FRF for SMEs--Retirement and Other Post-Employment Benefits
The principles for recognition, measurement and disclosure of the cost of retirement and other post-retirement benefits in the FRF for SMEs generally require cost recognition of the plans in the periods in which employees perform services.
Pension and other retirement benefits may include pension income, health care benefits, life insurance and other benefits provided to employees after their retirement. Post-employment benefits provided to employees during employment and after retirement include long- and short-term disability income, severance benefits, salary continuance, supplemental unemployment benefits, job training and counseling and health care and life insurance benefits. If deferred compensation contracts as a group are similar to a pension plan they should be accounted for similarly.
These principles apply to any arrangement that is a benefit plan regardless of its form or funding provisions. It is assumed that past practice will extend into the future and applies to benefits for which an entity pays all or part of the cost.
An obligation for payment of benefits under these plans meets the defined characteristics of a liability:
- An entity has a responsibility to pay the benefits at a specified future time.
- While the obligation may not be practical in some cases, the entity has little or no choice but to pay it.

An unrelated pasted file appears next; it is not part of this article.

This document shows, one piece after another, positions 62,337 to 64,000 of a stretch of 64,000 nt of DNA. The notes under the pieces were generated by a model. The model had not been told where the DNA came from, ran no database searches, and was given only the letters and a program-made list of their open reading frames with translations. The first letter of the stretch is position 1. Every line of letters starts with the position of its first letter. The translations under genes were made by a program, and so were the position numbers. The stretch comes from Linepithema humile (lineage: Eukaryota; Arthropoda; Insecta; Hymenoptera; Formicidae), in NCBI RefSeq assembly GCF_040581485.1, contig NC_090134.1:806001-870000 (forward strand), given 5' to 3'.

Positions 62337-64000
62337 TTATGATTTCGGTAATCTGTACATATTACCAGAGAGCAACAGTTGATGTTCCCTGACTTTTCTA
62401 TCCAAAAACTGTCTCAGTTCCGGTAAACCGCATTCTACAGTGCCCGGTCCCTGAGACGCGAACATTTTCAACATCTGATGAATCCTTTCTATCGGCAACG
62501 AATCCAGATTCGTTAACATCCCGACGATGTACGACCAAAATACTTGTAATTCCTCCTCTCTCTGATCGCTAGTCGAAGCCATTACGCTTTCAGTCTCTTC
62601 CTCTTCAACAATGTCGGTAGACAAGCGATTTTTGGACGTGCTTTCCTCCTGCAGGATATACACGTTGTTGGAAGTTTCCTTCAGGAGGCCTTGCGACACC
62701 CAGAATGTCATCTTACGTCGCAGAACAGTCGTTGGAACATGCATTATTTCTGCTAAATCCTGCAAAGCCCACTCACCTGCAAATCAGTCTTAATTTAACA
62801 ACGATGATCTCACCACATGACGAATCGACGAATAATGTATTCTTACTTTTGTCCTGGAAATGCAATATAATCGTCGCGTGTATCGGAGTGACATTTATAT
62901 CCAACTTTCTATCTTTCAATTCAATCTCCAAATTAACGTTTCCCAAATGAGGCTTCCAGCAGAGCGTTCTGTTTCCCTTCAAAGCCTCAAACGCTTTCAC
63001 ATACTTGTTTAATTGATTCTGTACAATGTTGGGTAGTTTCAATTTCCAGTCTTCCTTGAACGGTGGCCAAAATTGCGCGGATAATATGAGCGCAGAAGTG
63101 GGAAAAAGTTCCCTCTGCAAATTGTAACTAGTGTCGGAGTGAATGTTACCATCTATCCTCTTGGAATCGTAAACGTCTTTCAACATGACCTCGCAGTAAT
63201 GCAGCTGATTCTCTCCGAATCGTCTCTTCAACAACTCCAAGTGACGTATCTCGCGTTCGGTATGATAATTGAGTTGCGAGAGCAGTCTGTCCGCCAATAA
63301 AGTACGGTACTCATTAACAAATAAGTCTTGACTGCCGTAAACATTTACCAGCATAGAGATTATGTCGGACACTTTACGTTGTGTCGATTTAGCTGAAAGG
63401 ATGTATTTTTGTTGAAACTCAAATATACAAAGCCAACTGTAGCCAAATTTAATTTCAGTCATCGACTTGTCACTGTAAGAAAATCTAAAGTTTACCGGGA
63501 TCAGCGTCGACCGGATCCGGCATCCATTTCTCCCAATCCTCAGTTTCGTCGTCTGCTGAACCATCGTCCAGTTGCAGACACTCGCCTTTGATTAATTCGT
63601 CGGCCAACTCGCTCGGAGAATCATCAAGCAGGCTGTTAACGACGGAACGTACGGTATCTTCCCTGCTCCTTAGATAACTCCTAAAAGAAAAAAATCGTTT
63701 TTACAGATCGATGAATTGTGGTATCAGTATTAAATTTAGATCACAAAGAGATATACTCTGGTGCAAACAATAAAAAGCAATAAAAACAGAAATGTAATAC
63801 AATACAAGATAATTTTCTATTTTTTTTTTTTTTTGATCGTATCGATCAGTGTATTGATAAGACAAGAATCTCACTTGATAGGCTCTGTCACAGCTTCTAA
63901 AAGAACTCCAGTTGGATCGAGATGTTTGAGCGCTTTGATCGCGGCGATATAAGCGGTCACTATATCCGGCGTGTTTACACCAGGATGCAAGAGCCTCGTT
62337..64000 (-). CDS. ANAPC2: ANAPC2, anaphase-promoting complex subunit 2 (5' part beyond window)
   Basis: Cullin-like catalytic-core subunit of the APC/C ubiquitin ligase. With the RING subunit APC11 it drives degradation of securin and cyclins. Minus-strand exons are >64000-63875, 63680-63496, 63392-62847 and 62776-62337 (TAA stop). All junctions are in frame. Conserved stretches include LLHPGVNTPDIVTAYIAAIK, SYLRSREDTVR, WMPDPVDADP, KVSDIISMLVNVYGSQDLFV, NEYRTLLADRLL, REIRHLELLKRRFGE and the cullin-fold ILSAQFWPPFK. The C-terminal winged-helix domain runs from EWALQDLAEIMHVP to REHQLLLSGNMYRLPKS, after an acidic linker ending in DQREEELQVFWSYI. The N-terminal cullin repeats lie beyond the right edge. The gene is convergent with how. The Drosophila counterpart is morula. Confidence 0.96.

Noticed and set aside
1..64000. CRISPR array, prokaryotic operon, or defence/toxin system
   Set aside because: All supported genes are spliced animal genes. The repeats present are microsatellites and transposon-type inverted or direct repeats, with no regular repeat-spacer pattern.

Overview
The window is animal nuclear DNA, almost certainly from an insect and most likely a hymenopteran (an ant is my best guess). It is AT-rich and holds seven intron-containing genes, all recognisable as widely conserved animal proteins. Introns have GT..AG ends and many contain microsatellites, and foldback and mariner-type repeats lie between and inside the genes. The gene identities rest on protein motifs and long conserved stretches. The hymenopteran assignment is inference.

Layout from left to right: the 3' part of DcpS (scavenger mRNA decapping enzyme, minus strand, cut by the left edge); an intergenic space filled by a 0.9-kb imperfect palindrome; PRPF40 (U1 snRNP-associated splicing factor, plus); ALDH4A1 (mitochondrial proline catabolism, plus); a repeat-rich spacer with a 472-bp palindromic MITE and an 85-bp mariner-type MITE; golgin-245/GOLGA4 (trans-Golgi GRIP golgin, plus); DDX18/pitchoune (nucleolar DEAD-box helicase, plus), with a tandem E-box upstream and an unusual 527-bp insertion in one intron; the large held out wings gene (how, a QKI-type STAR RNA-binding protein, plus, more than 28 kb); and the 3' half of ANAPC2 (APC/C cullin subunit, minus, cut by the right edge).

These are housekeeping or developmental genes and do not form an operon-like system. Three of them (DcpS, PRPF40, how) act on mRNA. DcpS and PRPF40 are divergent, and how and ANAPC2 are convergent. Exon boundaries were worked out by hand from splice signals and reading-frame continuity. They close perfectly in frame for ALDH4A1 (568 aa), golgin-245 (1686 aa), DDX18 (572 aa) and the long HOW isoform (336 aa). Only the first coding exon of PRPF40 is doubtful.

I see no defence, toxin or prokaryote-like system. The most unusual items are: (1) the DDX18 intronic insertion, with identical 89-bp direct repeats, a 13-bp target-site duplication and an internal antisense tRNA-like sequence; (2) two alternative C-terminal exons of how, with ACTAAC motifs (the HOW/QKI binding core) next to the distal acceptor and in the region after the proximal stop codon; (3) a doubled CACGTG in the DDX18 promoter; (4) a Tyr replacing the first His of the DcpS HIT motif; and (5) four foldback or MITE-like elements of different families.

- The rendering of service by the employee or the employee’s applying for certain benefits such as long-term disability obligates an entity.
Defined Contribution Plans:
Pension cost should be recognized as an expense for a period. Pension cost should normally be the accrual basis contribution to a plan for a period.
Footnote disclosures should include a general description of each plan and the cost recognized for a period.
Pension cost in these plans is also recognized as a period expense. Pension cost normally includes the contribution to the plan. In addition to the disclosure requirements for defined contribution plans, any obligation for a probable or reasonably possible withdrawal from a plan should be disclosed.
Individual Deferred Compensation Contracts:
Only accruals of benefits attributable to current employment should be recognized. Future benefits attributable to more than one year of service should be accrued at present value over the employee’s period of service.
Defined Benefit Plans:
Management of an entity can chose either (1) a current contribution payable method or (2) an accrued benefit obligation method to account for these plans. Under the first method, the current plan contribution is expensed. Disclosure include a plan description including participants, the method of determining benefits, information about the funded status of the plan, the contributions for the current and the future year (expected), the expected plan rate of return and the obligation discount rate.
Selecting an accrued benefit obligation permits an entity to use an immediate recognition approach or a deferral and amortization approach. For the immediate recognition approach, the obligation is determined by an actuarial valuation report prepare for funding purposes. The deferral and amortization approach requires recognition of the accrued benefit obligation or asset representing the sum of the current and prior years’ benefit costs, less the accumulated contributions to the plan. Prior service costs are deferred and amortized over future periods, normally along with actuarial gains and losses. Any market value of plan assets and the accrued benefit obligation are disclosed in the footnotes.
More details for the immediate recognition approach and the deferral and amortization approach are included in the framework documentation which can be purchased in the AICPA Store, www.aicpa.org .